Hollywood's Message to Latinas: "Shut Up And Take Off Your Clothes"

Thanks, Hollywood. For as many strides as Latinos (and specifically, Latinas) are making on the screen, it seems like not much has changed. A new study has shown that less than 5 percent of actors in top Hollywood films are Hispanic, while Latinas are more likely than any other group of women to appear partially or fully naked on screen. 

Yes, it seems the "sexy" Latina stereotype is alive and well: Latinas represent 37.5 percent of all female nudity (partial or full) on-screen. White women account for 31.9 percent of full or partial nudity, while black women come in at 23.5 percent. And Latinos? They don't fare much better either: they are more likely to be seen in "tight, alluring or revealing" clothing (16.5 percent) than any other group. 

“Hispanics and Latinos are one of the fastest-growing groups in the U.S.,” said Marc Choueiti, one of the authors of the study. “If popular films were the only way to gauge diversity, viewers would be completely unaware of this. Individuals from this group are almost invisible on screen.”

Actress Alma Martinez, most recently seen on FX's The Bridge, told KPCC that the "hot Latina stereotype" has been seen since silent films and continues to this day.

"You’re looking at Lupe Vélez, Carmen Miranda, Salma Hayek," Martinez said. "They’re sexualized Latina women. And they have an accent." But don't mistake her for saying these women don't have talent: "They're excellent," Martinez said. "It’s [the roles] Hollywood gives them.”

Moreover, speaking parts for minorities is, in a word, abysmal. Only about 5 percent of all speaking roles in top movies were Hispanic. In 2010, just 1.5 percent of speaking parts were given to any racial minority. Seriously?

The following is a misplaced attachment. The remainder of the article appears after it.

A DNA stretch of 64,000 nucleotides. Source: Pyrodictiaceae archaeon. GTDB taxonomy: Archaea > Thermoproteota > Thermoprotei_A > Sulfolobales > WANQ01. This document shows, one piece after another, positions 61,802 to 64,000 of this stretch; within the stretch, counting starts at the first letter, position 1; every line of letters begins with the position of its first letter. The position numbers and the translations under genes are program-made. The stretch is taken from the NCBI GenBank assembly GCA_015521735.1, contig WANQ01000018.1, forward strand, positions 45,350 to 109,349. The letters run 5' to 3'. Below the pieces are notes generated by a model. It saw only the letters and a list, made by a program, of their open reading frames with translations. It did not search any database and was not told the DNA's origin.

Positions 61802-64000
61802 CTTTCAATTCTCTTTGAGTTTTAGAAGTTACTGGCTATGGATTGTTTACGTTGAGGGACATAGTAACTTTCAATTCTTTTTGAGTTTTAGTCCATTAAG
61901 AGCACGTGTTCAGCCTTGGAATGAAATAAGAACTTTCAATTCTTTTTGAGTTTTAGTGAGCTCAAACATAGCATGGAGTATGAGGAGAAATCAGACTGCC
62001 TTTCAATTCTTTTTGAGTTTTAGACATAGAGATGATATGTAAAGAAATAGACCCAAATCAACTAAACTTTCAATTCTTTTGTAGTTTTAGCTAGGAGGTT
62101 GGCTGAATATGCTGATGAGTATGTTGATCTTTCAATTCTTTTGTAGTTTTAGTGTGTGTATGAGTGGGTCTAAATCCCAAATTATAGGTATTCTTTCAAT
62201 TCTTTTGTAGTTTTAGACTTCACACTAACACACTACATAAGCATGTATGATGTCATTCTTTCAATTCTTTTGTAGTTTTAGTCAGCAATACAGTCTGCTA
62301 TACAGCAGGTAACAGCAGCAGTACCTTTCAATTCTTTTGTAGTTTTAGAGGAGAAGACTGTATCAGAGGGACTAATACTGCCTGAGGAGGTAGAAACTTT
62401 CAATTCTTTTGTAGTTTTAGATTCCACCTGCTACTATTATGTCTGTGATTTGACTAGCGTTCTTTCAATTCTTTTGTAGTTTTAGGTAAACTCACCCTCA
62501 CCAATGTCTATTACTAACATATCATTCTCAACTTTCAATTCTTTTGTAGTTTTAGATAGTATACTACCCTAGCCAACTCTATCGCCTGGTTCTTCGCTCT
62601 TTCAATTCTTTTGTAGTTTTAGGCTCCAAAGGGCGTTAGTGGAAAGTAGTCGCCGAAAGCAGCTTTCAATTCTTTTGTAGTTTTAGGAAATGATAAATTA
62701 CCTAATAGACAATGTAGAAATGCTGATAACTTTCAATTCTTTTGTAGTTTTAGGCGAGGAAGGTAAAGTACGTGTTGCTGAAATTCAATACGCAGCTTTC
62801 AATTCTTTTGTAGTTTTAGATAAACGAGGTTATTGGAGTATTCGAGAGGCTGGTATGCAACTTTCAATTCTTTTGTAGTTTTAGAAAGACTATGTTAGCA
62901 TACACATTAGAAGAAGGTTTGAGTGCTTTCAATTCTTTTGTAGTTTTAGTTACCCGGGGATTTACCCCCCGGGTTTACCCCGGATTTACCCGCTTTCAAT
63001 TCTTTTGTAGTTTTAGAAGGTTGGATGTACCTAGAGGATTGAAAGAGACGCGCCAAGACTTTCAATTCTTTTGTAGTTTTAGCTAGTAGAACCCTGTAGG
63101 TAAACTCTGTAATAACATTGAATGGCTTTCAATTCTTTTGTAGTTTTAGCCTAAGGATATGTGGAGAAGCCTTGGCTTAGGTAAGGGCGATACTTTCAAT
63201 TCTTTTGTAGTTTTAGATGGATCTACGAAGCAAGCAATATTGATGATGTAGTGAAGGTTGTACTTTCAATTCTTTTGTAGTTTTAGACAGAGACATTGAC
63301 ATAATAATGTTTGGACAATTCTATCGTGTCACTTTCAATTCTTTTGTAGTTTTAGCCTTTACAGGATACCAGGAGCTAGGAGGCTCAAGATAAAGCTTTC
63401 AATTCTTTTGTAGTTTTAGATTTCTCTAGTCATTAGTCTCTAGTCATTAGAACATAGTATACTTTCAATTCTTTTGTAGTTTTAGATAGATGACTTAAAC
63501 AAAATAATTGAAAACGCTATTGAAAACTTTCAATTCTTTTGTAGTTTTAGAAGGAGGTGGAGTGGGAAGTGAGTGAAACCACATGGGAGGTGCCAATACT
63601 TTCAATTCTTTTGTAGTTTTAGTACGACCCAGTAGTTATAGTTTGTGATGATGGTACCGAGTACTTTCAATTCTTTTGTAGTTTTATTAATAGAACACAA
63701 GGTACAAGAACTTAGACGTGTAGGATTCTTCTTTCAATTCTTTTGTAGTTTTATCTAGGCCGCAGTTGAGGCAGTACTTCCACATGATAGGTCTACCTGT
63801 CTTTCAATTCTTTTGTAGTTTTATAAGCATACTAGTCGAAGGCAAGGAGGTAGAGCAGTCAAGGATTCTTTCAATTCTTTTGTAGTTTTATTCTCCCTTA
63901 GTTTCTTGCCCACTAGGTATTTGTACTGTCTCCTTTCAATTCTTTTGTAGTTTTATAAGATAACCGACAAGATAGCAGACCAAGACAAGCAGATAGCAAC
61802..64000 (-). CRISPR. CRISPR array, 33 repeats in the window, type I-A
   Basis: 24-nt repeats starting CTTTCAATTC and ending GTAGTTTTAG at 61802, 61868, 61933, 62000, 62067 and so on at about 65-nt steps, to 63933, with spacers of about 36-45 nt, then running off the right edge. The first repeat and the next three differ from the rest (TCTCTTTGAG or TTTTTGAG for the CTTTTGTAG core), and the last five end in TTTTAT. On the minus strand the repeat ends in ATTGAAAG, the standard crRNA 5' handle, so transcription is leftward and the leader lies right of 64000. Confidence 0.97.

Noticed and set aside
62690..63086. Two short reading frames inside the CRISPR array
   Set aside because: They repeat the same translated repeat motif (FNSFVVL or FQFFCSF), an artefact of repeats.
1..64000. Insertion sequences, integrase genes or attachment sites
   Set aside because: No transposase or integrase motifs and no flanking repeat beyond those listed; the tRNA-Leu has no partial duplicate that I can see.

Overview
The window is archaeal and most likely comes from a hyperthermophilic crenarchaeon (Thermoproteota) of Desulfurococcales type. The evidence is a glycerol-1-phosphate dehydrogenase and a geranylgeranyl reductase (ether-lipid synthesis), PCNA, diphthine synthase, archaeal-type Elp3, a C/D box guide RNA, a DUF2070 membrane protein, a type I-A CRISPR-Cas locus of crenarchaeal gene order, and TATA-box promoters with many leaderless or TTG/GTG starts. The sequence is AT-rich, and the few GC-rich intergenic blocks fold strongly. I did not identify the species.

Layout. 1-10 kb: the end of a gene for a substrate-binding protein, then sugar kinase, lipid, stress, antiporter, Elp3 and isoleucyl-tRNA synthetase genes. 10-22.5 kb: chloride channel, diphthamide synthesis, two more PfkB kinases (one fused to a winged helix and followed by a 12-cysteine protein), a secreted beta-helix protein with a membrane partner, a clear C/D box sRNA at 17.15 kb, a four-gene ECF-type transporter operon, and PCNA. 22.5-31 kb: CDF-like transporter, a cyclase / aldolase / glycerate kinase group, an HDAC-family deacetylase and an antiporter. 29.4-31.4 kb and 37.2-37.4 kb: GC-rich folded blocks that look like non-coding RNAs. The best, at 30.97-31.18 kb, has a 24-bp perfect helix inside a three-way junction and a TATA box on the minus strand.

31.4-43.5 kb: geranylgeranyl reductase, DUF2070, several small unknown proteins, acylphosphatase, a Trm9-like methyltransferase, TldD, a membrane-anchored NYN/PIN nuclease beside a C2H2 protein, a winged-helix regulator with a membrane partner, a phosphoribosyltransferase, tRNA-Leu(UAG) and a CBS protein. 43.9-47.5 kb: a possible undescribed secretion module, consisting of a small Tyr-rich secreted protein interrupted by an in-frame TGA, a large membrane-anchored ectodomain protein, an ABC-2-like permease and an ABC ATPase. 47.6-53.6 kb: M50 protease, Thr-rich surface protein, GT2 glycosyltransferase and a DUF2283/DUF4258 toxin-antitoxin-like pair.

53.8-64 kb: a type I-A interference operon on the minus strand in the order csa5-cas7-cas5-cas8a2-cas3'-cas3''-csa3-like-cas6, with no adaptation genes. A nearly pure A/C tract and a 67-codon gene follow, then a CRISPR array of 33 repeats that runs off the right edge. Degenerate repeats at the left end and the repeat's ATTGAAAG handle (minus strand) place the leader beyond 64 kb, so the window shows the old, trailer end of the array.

“In reality, we saw no meaningful difference in the representation of characters from underrepresented backgrounds across the six years we studied," said Stacy Smith. Smith is an author and director of the study.

Latinos make up 16.3 percent of the U.S. population and buy 25 percent of all tickets at the box office, yet we are still one of the most underrepresented demographics when it comes to on-screen time and speaking roles. 

Despite what it seems Hollywood wants us to do (be quiet and get naked), we'll keep raising our voice to this issue until it changes. And we'll do so with our clothes on. 

What do you think of these findings? Are you surprised at all? Share in the comments.

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Samantha Leal, Deputy Editor

Sam edits and oversees all site content with a focus on fashion, beauty and lifestyle. When she's not working, you can find her watching way too many YouTube videos and reading (YA novels, mostly). Follow her on Twitter @samanthajoleal.

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